The early months of 2011 have seen both a major recovery in auto sales and record monthly highs in the price of gasoline. This has resulted in widely reported trends that could create confusion about consumer attitudes related to fuel efficiency. In one breath, we’re seeing the rise of small, fuel-efficient gas cars like the Chevy Cruze and Ford Fiesta. But then the media is reporting that sales of SUVs and light-duty trucks are rising right along with the price of oil. Don’t be fooled by these reports.

The official numbers indicate that trucks and SUVs were up 32 percent for the month of February, with General Motors alone seeing demand rise by more than 60 percent. Even more surprising is data suggesting that a large portion of the market seems to have come to terms with the idea of expensive gas and decided that driving a large vehicle is worth the extra cost. A recent survey by found that among the drivers who traded in their SUVs for more fuel-efficient options in 2008, nearly 60 percent have since returned to their less efficient vehicles. There’s also a survey by Interclick, which found that among mothers, safety and value still reign supreme as determining factors in selecting a new vehicle—and that moms continue to prefer SUVs to any other vehicle segment.

Are We Talking about SUVs or CUVs?

All of this data supporting the continued persistence of the SUV doesn’t tell the whole story. Americans may be devoted to their large vehicles, but as we saw in 2008, every relationship has its breaking point—and gas prices haven’t yet even come close the levels they hit at the height of the last SUV exodus. Consumers may be more comfortable with the idea of paying $3.50 or even $4 for gasoline than they were in 2008—inflation alone tends to have that effect—but what about $4.50 or $5?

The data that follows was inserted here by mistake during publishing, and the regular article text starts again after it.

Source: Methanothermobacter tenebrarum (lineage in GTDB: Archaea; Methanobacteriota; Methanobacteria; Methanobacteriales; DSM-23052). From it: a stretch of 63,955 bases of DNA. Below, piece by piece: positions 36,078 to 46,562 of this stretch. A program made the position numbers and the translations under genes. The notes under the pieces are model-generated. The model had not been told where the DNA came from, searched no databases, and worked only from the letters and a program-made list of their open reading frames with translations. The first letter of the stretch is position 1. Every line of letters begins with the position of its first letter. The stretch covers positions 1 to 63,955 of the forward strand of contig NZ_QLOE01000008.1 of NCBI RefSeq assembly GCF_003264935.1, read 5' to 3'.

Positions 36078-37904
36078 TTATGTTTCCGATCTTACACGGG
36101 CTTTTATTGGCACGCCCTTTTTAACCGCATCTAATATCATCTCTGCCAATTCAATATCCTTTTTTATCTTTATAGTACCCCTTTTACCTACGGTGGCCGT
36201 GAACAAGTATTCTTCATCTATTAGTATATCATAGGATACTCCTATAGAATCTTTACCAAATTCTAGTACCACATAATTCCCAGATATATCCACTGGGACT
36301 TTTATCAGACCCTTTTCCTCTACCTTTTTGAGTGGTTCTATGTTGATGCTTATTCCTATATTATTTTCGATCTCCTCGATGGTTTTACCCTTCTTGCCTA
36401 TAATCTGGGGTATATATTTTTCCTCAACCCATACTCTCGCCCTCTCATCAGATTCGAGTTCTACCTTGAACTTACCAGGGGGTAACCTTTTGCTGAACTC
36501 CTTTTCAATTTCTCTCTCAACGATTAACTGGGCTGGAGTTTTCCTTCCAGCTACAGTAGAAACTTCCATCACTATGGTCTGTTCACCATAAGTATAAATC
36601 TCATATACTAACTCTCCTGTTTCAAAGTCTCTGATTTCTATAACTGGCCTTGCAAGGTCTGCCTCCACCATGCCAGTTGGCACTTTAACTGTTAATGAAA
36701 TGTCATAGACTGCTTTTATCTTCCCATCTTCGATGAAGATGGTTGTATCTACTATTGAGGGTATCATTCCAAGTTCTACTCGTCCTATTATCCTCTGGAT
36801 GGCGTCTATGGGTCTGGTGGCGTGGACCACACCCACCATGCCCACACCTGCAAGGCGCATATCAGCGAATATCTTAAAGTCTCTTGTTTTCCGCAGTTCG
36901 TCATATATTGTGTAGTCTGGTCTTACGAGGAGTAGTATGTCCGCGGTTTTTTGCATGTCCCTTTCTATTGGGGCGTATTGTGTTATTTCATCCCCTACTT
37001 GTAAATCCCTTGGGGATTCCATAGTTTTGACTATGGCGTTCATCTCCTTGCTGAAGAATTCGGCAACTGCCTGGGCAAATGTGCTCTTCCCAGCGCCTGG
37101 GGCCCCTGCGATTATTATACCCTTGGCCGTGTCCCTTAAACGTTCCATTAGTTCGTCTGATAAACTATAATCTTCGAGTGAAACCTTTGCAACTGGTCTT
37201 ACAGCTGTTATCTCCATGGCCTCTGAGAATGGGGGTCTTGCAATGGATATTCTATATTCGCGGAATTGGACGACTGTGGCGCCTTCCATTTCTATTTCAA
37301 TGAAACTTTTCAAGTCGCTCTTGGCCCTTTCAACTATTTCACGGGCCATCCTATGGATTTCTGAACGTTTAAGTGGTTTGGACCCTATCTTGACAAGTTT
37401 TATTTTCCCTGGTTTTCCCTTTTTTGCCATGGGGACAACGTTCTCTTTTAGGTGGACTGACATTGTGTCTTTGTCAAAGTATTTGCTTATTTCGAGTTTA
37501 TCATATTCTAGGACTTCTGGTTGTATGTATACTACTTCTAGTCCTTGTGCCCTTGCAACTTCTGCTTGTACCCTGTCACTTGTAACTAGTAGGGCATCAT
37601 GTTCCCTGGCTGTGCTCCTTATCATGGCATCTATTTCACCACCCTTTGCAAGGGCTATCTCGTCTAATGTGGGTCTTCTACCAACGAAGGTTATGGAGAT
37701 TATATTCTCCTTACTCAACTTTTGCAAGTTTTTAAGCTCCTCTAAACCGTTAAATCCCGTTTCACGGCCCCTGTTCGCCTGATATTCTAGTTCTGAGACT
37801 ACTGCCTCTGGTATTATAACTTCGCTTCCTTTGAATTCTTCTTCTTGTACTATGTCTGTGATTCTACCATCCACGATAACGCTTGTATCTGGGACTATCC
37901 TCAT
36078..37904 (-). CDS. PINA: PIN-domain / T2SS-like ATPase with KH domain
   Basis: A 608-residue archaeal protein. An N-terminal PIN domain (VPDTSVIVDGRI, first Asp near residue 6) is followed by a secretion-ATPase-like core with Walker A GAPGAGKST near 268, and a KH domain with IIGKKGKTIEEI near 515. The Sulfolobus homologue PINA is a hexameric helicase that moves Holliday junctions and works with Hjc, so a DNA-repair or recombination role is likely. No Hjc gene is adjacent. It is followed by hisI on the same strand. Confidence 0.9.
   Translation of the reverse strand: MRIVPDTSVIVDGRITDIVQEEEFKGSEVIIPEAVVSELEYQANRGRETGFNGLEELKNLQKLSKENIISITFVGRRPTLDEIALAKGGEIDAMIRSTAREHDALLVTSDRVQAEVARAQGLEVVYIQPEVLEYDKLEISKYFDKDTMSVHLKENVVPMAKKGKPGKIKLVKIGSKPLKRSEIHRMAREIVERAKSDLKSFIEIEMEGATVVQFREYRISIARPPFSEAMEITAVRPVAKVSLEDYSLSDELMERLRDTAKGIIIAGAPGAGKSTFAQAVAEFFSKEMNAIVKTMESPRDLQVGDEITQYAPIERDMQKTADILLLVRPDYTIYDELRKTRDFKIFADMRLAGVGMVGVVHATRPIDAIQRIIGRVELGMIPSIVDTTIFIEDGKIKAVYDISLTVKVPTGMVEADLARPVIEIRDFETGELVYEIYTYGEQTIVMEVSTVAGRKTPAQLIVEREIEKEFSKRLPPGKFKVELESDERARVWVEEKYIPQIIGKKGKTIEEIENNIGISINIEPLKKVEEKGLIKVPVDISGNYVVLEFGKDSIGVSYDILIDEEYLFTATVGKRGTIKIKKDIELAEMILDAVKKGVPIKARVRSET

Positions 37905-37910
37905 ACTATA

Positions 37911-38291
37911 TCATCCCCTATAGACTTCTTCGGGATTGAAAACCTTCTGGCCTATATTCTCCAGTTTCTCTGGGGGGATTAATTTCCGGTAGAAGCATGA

It’s even more important to consider the rise of the Crossover SUV (a.k.a. crossover or CUV), which should be viewed more as a large wagon rather than a SUV. These vehicles—and the light truck segment as a whole—tend to offer superior fuel economy to the gas guzzlers that became so popular during the 1990s and early 2000s. Most of these models (which give the appearance of a SUV) are unibody front-wheel-drive vehicles rather than body-on-frame trucks.

The top-selling SUV of 2004 was the Ford Explorer, which carried a combined fuel economy rating of just 15 mpg. 2010’s top-seller was the Honda CR-V, with a combined rating of 24 mpg. So although gasoline has become more expensive in recent months, carmakers have managed to give consumers the large vehicles they crave with fuel economy numbers that are palatable in comparison to older SUVs. In fact, the 2011 Ford Explorer, once the poster child for SUV-obsessed America, has moved to a car-like unibody construction and added an EcoBoost turbocharged four-cylinder engine as an option and a six-speed automatic transmission as its standard powertrain. As a result, the 2011 Ford Explorer is rated at 17 mpg in the city and 25 mpg on the highway.

In addition, the recent rise of pick-up sales was also influenced by improvements in the general economy, which gave businesses the ability to make purchases that were put off during the recession.

So stories and surveys suggesting the return of the SUV craze should be taken with a grain of salt. The reality is that Americans are shifting down in every segment, and are looking at fuel-efficient alternatives, such as hybrid and electric cars, with more interest than ever. This trend will only gain more momentum with each uptick in the price at the pumps.